This website is made possible by readers. I may earn a small commission when you buy through the links in this article at no extra cost to you. Learn more.
- Price $25 on stanley1913.com ($40 for the flask set)
- Weight 0.6 lb / 272g
- Dimensions 4.92 x 2.48 x 6.65 inches (LxWxH)
Growing up in Singapore, I've only been to picnics once or twice in my life. Sitting on a moist, bug-infested field sweating buckets isn't exactly my idea of a good time. It was only after moving to Japan that picnics became part and parcel of my life here. In fact, I carry a picnic mat (or “leisure sheet” as they call it here) around with me all the time.
In Japan, going for a picnic is a popular activity among friends and family alike. There is nothing like enjoying drinks while looking at the beautiful bloom of sakura trees. Even in the midst of the pandemic, you'll find parks in Japan full of families on the weekends.
Since picnicking is a pastime I can't avoid, I've been upgrading my picnic game with products like OTHERWARE Pebble and Stanley Travel Mug. This is also why I was intrigued with the Stanley Adventure Nesting Shot Glass Set.
While I don't think I would be starting off picnics with whiskey shots anytime soon, this set seemed great for sake and soju, two of my favorite drinks.
Like the other products from Stanley, the set carries the same utilitarian and bold aesthetics.
The set comes in three colorways; white, green, and black. The green, or “Hammertone Green” as they call it, is the same color as their OG lunchbox. The white colorway looked the chicest and most modern of the three, while the green looked the most classic. However, like every product reviewed on this site, I went for the black colorway.
The Stanley logo is printed on the shot glass carrying case. The logos are light grey against the matte black surface. There is a hint of stainless steel on the rim of the case that's visible even with the cap on.
As if the logo on the case isn't enough, there is a wordmark logo on each of the shot glasses. You best know that Stanley is serving you up them Tequila shots.
Because of the material, the set looked ultra-durable and gave off an outdoor vibe. They look perfect next to the other outdoor gear you pack for a weekend hike.
The material used in the set is 18/8 stainless steel. 18/8 stainless steel refers to the chemical composition of stainless steel containing 18% chromium (Cr) and 8% nickel (Ni). This type of steel is widely used in kitchenware due to its excellent corrosion resistance in mild environments. It also has good weldability and mechanical properties for ease of manufacturing.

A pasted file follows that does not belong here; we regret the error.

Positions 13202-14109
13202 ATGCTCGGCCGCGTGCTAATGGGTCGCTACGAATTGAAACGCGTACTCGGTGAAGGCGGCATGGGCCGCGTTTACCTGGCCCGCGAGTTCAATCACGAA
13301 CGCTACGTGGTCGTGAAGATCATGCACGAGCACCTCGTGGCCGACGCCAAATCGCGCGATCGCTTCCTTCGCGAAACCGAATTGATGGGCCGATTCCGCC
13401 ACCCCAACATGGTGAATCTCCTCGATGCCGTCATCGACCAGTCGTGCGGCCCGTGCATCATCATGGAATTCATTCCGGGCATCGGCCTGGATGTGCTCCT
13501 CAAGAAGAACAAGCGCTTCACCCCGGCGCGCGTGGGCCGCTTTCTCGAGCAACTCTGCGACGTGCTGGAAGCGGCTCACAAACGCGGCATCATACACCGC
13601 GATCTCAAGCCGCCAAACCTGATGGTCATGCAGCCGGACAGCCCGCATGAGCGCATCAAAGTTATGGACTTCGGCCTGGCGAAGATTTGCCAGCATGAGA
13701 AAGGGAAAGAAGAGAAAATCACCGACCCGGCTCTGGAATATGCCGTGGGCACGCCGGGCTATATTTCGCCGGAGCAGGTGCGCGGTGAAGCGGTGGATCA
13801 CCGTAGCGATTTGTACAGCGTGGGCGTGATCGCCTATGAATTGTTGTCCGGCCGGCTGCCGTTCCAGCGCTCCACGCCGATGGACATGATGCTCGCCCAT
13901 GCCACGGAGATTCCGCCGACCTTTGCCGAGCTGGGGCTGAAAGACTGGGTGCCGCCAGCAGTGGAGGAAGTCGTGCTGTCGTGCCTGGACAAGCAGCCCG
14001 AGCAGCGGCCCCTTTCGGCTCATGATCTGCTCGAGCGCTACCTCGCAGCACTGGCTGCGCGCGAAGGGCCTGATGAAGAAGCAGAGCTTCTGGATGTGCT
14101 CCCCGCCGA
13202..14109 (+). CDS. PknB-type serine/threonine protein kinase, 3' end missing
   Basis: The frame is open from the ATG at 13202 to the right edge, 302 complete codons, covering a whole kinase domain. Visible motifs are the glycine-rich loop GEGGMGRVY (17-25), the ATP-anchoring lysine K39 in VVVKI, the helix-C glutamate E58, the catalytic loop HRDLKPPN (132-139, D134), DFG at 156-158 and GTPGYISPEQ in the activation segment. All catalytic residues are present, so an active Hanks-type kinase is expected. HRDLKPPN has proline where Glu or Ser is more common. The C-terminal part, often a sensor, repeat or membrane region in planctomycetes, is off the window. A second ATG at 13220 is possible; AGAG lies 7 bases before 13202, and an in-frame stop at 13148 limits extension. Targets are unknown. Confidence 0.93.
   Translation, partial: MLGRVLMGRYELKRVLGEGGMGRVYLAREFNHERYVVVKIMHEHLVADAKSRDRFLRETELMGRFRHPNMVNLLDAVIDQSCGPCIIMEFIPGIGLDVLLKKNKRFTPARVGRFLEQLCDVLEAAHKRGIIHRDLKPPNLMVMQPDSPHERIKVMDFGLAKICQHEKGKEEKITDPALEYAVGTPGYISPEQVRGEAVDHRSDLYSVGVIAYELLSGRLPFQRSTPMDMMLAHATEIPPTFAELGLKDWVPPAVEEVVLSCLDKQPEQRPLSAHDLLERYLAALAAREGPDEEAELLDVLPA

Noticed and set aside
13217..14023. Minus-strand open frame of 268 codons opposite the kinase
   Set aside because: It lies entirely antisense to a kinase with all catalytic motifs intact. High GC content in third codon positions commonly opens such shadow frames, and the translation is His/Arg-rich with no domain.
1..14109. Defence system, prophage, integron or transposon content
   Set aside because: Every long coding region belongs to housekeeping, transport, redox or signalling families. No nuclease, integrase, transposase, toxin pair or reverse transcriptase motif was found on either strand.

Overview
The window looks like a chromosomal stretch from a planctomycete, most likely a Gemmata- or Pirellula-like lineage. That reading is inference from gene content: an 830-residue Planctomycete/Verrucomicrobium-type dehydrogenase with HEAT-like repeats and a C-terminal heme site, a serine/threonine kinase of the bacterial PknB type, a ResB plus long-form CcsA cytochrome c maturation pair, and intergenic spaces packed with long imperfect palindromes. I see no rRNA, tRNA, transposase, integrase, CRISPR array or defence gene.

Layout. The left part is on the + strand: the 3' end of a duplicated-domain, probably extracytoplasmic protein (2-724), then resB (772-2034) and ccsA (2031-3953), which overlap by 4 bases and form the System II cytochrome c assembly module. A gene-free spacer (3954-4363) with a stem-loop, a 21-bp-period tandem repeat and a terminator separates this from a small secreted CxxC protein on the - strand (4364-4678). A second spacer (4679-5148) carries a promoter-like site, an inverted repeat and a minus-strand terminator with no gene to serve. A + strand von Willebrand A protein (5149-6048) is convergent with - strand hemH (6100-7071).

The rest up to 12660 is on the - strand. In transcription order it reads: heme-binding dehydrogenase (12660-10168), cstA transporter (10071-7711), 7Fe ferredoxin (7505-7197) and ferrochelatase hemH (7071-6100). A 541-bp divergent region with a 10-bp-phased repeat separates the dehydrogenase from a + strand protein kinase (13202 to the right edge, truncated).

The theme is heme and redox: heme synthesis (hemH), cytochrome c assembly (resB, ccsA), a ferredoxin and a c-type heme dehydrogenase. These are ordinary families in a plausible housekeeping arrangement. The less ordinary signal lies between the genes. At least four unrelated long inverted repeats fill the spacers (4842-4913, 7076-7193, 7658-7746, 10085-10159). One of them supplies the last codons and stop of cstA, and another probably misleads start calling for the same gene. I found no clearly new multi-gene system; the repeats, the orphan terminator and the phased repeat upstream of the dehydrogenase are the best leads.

This used to be an ad.
But no one likes ads, so I got rid of them. If my articles helped you, I ask for your support so I can continue to provide unbiased reviews and recommendations. Every cent donated through Patreon will go into improving the quality of this site.
Practically speaking, this material feels solid as hell. You won't be able to crush it with your bare hands. It might dent if you run a car over it, but it will likely survive all kinds of drops.
I've been using these shot glasses for soju sessions at home pretty regularly.
The four shot glasses are stacked and stored in the carrying case. The carrying case has a screw top that keeps it closed securely. It goes without saying that you have to dry them before putting them back into the case because they won't dry in there.
If one of the glasses is dirtied, the chances are that it would contaminate the clean glasses if you stack them in without washing it first.
Towards the mouth of each shot glass, the glass opens up slightly wider. I use this line to gauge where the liquid should fill up till. I had initially hoped that the glasses would be black, but the stainless steel really helps with visibility in the dark. I like to drink while watching horror movies in the dark, and I could see the water level rising and stop at the line even in the dimmest of conditions.
Another thing to note is that water marks do show up on the shot glasses easily. These aren't stains per see as they can be easily wiped off with your finger but still look unsightly nonetheless.
Which flask to use with the nesting shot glass set?
Stanley sells the Nesting Shot Glass Set with the Adventure Flask as a set, which I recommend to anyone who needs a flask to go with the shot glasses. With the Stanley Adventure Flask filled, you will have just the right amount to pour up to the line for all four shot glasses.
The mouth of the Adventure Flask is relatively small. I don't expect any of you to be drinking some expensive whiskey for pre-party shots. But you insist on doing so, Mr. Fancy Pants, then note that you would probably want to use a funnel.
I designed a thing.
I found a 100 year old company that would create these heirloom quality canisters for me. They are handmade and will keep your tea leaves, coffee beans or anything that you need dry for years to come.
or read review
It is also hard to gauge when the flask is going to be full. You have to kind of go by gut feel and slow down as the liquid approaches the top of the flask. This is why I wouldn't suggest using the Adventure Flask for anything else apart from cheap liquor. If you want something with a larger mouth to pour into, you can consider the Stanley Classic Easy Fill Wide Mouth Flask or the Stanley Master Unbreakable Hip Flask.
First of all, few companies provide well-made drinkware for pre-party shots for the outdoors. Let alone a century-old company that has been trusted for generations. Luckily, there is little to complain about the Stanley Adventure Nesting Shot Glass Set.
Stanley's products come with a lifetime warranty, although I don't see how you can destroy these. They look and feel bombproof.
Those who need a flask to go along with the shot glasses might want to consider the Stanley Adventure Pre-Party Shot Glass + Flask Set. It includes the Stanley Adventure Flask for $15 instead of the usual $20.